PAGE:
Hoarding and non-payment of zakat on gold is a serious issue of concern in the Muslim community. While gold is carefully collected, as it is in many other cultures, the responsibility of zakat is not heeded to with the same enthusiasm. Thus, a conversation on the difference between saving mindfully and hoarding selfishly is necessary. Circulation of wealth is necessary for the amelioration of inequality from society and zakat (obligatory giving of 2.5% of one’s annual wealth) and sadaqah (voluntary charity) is at the heart of this issue. Gold, while a safety net for many working class and middle class families, has to be saved ethically and not merely for the growth of one’s future generations without any societal benefit.
As Firdouse Khan explains, “The importance of financial literacy is immense, because whatever they [women] have, they should be able to manage within it: daily needs, rent, bills, and children’s education. But if men and women don’t share the responsibility of financial planning, it doesn’t work. If women learn even a little bit about money, they share the knowledge with their friends and in their communities. Many people spend unnecessary money on unnecessary provisions or expensive commutes and don’t have proper budgeting. So if they get clarity on how much to spend and how much to save, they can adjust their budget in the subsequent months.”
At the end of the day, banking and saving is but a small avenue of learning in the larger dictionary of financial literacy for women. What we do with the money we have is far more important than having it in the first place. A little goes a long way – for example, if families begin to prioritize saving for their daughters’ education rather than merely their marriages; or emphasize on regular charity rather than unnecessary expense in the name of ‘what will people think if we don’t spend on…’, a lot can change from within the home itself. The directions of the Qur’an and the life of Prophet Muhammad (peace be upon him) are testament to the fact that neither hoarding nor excessive indulgence is permissible for the believer.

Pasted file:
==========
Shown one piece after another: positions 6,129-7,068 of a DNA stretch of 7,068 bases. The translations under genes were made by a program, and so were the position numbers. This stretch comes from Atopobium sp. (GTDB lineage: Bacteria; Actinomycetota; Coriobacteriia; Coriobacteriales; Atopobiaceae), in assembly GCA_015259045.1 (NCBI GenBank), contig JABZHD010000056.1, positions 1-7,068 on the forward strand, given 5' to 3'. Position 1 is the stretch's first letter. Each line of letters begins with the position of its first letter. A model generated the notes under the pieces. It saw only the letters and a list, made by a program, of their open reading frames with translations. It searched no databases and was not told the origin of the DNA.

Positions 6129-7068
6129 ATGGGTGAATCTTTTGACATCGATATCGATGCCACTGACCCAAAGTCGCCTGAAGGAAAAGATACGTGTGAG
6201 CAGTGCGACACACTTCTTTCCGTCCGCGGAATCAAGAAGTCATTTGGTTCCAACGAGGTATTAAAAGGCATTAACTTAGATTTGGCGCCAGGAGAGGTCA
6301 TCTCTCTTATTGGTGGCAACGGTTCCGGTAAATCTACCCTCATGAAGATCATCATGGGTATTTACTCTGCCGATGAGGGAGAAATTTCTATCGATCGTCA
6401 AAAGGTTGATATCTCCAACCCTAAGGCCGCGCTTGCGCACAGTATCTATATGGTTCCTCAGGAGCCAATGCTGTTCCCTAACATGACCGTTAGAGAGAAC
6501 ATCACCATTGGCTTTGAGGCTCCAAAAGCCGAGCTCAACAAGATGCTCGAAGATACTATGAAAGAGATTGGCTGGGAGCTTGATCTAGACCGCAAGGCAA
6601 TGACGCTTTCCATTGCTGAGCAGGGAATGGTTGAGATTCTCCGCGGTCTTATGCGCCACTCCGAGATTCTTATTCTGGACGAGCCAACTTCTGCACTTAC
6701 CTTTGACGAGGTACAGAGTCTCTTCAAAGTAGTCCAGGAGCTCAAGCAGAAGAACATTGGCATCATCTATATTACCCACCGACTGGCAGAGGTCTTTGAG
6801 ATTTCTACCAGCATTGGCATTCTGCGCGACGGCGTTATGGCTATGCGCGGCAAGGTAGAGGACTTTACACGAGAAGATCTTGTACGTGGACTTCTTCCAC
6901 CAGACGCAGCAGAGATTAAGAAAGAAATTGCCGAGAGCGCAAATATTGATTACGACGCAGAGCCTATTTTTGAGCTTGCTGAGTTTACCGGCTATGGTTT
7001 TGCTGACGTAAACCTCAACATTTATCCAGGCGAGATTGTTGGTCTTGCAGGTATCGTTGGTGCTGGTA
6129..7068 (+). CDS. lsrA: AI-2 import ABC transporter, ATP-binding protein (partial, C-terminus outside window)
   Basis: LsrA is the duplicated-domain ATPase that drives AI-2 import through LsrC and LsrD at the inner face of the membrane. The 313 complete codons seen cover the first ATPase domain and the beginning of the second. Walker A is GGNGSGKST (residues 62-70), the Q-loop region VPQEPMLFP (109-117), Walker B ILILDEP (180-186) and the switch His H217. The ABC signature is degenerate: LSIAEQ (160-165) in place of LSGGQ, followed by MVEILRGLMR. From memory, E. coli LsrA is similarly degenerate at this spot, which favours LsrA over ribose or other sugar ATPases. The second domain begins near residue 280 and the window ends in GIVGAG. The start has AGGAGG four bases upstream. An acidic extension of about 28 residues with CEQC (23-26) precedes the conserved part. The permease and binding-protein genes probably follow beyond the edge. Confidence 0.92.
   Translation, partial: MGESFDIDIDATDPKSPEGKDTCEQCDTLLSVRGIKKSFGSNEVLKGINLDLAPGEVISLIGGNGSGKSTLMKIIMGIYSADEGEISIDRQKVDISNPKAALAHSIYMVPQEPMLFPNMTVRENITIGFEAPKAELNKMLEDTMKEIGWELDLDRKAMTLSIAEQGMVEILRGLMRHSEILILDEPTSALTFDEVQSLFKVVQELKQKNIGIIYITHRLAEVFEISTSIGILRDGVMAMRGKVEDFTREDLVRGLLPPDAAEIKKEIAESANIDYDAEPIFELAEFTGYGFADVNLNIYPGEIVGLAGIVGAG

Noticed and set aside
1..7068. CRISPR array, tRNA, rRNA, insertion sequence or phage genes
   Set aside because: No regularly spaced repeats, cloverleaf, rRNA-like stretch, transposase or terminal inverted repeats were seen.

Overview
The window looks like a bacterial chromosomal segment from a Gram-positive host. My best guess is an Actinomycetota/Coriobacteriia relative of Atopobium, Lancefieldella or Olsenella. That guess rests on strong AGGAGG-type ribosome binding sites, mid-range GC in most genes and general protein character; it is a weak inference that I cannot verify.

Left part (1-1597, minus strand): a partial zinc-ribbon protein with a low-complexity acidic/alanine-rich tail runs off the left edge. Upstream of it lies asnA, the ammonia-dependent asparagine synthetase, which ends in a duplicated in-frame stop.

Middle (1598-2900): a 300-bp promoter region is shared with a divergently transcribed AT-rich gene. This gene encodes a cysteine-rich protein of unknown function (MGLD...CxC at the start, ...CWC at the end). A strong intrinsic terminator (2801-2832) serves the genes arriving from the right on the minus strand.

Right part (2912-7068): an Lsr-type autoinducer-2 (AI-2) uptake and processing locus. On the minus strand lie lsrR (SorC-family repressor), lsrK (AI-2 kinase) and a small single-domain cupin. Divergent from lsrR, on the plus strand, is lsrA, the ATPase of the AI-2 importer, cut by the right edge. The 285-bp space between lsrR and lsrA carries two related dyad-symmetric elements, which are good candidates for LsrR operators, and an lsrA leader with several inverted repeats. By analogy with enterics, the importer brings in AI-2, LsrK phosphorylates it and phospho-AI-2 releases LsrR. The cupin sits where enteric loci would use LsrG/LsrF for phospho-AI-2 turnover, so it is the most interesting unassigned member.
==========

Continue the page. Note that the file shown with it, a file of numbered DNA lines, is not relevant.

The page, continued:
An ethical financial system would not celebrate the fact that more billionaires are found in India now than there were the previous year, or how the size of a celebrity’s bungalow can fit X football fields. Instead, as Ibn Abbas reported, The Prophet, peace and blessings be upon him, said, “He is not a believer whose stomach is filled while the neighbour to his side goes hungry.” In our times, there are many hungry stomachs that are unfilled and many other dark statistics that cloud our country’s present and future. The urgent demand is to envision a system that can answer these demands on a broad-based, societal and national level.